This month, we've seen the UK falling again in the global Pisa rankings for both Maths and English. So just how should parents follow UK OFSTED guidance and increase "parental engagement" with their school and with other parents?
The triennial PISA results have become one of the great set-piece education events. Pored over by policy-makers, Governments
We face a huge literacy challenge in England which is preventing many of our children and young people from being able to thrive and lead successful lives. Gender, socio-economic background and where children live are all at the heart of our literacy challenge. Boys in England are nearly twice as likely as girls to fall behind in early language and communication; and children at all ages from the lowest income groups are likely to be less literate than their counterparts from higher income groups.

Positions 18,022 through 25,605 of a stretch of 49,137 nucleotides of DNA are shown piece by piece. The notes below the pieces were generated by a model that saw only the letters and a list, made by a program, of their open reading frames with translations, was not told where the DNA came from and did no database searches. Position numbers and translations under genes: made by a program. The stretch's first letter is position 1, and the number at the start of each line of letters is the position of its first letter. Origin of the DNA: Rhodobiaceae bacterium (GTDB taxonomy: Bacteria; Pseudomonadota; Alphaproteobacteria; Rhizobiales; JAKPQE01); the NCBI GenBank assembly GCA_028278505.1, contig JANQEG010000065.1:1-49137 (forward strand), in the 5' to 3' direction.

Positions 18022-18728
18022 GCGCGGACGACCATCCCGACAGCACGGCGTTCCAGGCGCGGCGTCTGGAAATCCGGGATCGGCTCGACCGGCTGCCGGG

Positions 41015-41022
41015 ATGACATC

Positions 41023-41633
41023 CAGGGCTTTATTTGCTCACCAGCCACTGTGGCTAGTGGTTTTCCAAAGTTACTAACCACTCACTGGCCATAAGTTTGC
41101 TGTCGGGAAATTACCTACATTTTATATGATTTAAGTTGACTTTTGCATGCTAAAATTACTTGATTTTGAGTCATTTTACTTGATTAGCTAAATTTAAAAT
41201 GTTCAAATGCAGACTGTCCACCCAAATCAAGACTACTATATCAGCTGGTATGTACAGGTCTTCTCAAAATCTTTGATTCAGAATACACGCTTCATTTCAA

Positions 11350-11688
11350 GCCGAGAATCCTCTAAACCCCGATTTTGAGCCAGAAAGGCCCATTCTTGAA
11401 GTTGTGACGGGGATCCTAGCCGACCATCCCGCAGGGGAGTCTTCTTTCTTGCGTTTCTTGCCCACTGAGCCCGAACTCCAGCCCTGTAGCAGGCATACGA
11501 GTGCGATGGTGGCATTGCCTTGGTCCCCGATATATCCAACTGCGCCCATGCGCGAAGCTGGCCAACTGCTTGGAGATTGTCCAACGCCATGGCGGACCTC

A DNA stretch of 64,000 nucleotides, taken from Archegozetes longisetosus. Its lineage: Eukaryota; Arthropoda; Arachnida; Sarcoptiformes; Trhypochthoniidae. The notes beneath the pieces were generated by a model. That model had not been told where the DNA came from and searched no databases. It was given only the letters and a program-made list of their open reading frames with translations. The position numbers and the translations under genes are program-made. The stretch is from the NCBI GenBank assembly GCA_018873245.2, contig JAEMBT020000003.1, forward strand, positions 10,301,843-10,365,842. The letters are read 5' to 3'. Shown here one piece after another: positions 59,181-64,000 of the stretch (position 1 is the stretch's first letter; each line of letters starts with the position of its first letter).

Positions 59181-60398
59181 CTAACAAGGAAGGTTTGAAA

We still just have time to mute the effects of Gove's 'accelerated curriculum' if we act quickly. If we do not, the PISA results of the 2020s will no doubt make even more painful reading for all involved in education in England.
Parents, we need your help, to get the UK's children wanting to learn maths and striving to be good at it. There are some people out there that are already doing this. The problem is...
The latest OECD PISA results tell us that the smartest children in the world belong to Shanghai, Singapore and Hong Kong
If educationists are to seriously challenge the credibility of Pisa it might be productive to make common cause with employers who are alive to the business case for embracing the whole employee.
When comparing UK students to students in Asian countries such as China and Singapore, we can see these leading countries place huge importance on the value of education, which is just not replicated to the same degree in the UK.
Welsh education minister Leighton Andrews hit back at claims his reaction to international criticism over Wales' school standards